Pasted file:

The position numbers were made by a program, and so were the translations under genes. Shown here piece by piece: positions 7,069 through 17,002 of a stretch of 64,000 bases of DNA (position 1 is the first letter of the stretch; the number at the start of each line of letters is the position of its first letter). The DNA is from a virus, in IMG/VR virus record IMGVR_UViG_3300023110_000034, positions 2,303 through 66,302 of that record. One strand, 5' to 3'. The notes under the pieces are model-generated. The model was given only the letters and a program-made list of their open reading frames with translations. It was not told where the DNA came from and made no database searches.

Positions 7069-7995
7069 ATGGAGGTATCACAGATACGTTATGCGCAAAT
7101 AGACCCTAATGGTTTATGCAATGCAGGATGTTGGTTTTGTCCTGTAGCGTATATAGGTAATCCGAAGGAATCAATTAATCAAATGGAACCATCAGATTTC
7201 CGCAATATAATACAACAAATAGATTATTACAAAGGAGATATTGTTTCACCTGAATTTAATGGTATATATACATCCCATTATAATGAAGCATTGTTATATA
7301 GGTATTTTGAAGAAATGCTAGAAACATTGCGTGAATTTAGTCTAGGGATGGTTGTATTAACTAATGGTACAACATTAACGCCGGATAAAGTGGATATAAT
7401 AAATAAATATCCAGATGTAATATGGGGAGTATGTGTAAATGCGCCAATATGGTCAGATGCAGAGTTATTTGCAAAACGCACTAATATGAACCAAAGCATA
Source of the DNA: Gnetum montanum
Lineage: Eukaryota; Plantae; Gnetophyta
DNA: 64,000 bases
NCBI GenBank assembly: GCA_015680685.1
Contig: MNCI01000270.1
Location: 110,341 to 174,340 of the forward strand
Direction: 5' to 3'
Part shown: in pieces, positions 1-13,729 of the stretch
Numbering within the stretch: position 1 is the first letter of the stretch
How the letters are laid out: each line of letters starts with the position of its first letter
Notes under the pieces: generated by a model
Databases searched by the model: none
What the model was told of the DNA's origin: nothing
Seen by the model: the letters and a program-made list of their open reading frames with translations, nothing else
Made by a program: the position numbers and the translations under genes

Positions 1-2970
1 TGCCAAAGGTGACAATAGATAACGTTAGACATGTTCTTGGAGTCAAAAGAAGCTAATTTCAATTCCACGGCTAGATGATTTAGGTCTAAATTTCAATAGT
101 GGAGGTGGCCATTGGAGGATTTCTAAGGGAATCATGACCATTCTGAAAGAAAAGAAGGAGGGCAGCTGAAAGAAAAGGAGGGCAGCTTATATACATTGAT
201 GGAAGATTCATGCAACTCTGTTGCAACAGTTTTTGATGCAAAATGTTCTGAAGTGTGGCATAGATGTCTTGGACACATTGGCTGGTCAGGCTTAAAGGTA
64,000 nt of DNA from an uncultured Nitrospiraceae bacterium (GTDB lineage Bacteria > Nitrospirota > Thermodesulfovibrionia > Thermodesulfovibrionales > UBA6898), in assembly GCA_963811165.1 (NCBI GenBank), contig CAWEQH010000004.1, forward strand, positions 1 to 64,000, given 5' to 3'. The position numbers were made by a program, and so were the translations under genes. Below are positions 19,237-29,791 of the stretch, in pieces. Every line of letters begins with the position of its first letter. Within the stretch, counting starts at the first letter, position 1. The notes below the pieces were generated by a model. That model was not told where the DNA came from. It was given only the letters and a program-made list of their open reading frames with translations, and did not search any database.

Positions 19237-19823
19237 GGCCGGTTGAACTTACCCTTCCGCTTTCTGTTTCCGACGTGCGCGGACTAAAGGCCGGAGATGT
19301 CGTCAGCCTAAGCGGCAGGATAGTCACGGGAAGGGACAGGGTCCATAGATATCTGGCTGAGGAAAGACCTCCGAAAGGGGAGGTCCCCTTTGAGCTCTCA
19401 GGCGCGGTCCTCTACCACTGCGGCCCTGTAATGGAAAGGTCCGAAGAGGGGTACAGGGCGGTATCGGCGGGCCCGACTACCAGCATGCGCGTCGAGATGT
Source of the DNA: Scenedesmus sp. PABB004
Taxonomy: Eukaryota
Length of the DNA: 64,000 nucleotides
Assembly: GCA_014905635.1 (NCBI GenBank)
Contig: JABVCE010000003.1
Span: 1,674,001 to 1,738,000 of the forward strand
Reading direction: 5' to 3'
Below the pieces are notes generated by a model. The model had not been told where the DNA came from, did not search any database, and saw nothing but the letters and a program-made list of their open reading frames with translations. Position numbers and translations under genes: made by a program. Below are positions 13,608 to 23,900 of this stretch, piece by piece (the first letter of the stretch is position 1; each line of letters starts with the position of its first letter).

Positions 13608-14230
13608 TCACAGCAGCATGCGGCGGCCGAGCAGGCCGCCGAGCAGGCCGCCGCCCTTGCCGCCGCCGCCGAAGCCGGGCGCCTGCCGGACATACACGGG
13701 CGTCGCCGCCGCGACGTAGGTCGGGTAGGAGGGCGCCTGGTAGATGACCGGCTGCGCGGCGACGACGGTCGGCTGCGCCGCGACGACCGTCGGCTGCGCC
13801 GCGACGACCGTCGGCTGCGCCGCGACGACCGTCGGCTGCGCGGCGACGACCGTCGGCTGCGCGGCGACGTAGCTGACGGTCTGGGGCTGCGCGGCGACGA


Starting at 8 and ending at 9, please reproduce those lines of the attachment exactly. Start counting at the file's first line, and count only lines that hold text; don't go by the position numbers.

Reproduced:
Source of the DNA: Gnetum montanum
Lineage: Eukaryota; Plantae; Gnetophyta